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Re: Getting back control..to main script

by ELISHEVA (Prior)
on Feb 24, 2011 at 14:17 UTC ( #889984=note: print w/ replies, xml ) Need Help??


in reply to Getting back control..to main script

Use exec instead of system. (Click on the links for documentation).

Update: I forgot to include that this only works in combination with fork. For a nice PM node discussing how to use fork and exec together to get back control immediately after starting a child process see Fork and exec. This chapter that O'Reilly has posted from one of their books, has some good examples: see 10.10 Forking/Spawning Child Processes


Comment on Re: Getting back control..to main script
Re^2: Getting back control..to main script
by shayak (Novice) on Feb 24, 2011 at 14:20 UTC
    Exec didnt work..

      Exec should give you back control. If it didn't we're going to have to brainstorm together and that is quite hard to do with something as vague as "didn't work".

      Could you be more precise about what you mean by "didn't work". Didn't work as in "didn't run"? Didn't work as in "didn't get back control"? If you know your script started, how did you know that? What did you see/look for? If you didn't get back control, how did you know that?

      At this point, I think it might help if you reduced your code to the smallest possible number of lines that illustrate the problem and then post those lines (preferrably by updating your original post so everyone can see it). How exactly did you make the call to exec? What went before? What came after?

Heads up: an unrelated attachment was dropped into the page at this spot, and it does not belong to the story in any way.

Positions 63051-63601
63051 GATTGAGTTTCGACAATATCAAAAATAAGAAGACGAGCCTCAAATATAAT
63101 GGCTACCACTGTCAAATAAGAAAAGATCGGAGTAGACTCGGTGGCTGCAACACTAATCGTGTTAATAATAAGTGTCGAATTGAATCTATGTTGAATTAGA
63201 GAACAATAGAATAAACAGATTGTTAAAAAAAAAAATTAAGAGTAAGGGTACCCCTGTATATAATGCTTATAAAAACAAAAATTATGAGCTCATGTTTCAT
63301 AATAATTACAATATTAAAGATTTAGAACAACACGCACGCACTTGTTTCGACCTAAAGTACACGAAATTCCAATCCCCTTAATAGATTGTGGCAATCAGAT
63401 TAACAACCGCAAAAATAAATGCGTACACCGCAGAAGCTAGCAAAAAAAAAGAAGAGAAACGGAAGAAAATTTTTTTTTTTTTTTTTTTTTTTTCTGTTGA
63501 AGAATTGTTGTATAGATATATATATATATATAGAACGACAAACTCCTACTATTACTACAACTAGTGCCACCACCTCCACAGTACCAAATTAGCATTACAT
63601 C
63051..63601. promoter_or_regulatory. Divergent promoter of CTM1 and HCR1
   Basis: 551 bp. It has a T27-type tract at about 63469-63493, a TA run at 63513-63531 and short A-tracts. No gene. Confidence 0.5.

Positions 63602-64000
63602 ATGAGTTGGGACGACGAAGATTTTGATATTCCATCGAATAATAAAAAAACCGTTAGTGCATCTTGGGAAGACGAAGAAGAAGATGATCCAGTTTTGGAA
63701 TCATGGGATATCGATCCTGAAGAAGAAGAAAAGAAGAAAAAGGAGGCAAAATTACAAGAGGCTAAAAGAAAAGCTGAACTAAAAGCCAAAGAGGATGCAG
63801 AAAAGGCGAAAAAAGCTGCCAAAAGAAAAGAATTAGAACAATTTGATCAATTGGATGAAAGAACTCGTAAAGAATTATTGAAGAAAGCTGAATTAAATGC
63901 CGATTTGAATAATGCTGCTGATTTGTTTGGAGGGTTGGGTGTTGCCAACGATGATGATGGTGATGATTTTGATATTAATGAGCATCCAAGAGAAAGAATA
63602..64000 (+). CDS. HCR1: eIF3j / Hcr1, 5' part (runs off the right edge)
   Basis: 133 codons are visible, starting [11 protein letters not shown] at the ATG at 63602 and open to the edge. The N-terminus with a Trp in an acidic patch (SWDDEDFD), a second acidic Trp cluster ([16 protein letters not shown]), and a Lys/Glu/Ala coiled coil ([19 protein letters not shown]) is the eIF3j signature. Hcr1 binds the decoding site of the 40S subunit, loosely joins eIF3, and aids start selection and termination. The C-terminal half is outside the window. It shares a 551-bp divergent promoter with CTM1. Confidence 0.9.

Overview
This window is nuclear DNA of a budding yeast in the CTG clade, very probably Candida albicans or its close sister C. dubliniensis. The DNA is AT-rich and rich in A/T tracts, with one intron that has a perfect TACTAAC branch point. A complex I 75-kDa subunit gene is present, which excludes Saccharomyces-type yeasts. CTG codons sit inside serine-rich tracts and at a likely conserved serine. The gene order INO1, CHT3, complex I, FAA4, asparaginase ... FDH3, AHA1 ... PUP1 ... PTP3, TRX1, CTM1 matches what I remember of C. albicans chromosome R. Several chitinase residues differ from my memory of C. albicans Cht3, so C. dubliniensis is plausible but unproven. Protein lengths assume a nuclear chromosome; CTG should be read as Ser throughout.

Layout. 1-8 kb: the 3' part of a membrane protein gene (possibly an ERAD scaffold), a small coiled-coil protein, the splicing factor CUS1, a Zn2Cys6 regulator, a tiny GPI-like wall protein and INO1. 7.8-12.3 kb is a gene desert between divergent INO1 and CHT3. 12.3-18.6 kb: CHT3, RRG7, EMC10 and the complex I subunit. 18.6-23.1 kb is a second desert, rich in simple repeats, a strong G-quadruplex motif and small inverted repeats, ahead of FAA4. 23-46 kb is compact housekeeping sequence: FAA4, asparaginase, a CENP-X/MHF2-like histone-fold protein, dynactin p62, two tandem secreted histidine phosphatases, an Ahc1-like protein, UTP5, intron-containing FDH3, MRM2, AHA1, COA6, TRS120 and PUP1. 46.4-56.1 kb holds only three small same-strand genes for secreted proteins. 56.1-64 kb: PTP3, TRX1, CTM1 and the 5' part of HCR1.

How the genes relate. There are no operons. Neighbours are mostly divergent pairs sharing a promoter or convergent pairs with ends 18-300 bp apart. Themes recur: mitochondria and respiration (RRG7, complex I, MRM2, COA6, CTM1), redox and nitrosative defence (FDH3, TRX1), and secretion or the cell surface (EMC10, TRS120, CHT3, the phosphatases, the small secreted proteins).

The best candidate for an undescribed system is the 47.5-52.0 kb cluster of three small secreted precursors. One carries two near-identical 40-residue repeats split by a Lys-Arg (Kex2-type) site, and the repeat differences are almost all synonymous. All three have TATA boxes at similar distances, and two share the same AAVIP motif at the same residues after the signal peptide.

If you are lucky, getting things down to the smallest number of lines that illustrate the problem (and I do mean smallest), might actually tell you why it didn't work. Otherwise, we'll all be in a better position to brainstorm with you.

        From the exec documentation:

        The exec function executes a system command and never returns.
        And when executing the following script
        exec "dir /s d:\\temp\\"; print "done\n"; exit 0;
        I get the warning
        Statement unlikely to be reached at test6.pl line 2. (Maybe you meant system() when you said exec()?)
        So exec isn't likely the correct answer to "getting back control". ;-)

Re^2: Getting back control..to main script
by chrestomanci (Priest) on Feb 24, 2011 at 14:51 UTC

    ELISHEVA: I think you have made a mistake. exec() on it's own will replace the currently running perl process with the new program, so a sucessfull call to exec will never return.

    Perhaps you are thinking of a fork/exec or one of the many inter process comumnication methods described in perlipc.

    To answer the original question, it depened on what shayak means by 'stops responding' Assuming that he can deduce that, then I would say the simplest method would be to start the process with open or fork/exec eg:

    my $child_pid = open $handle, '-|', '/path/to/program' or die "Error s +tarting program $!"; # Some time later the program stops responding kill($child_pid);

    or:

    my $child_pid = fork(); if( 0 == $child_pid ) { # Child exec '/path/to/program'; die "error starting program $!"; } # Some time later the program stops responding kill($child_pid);

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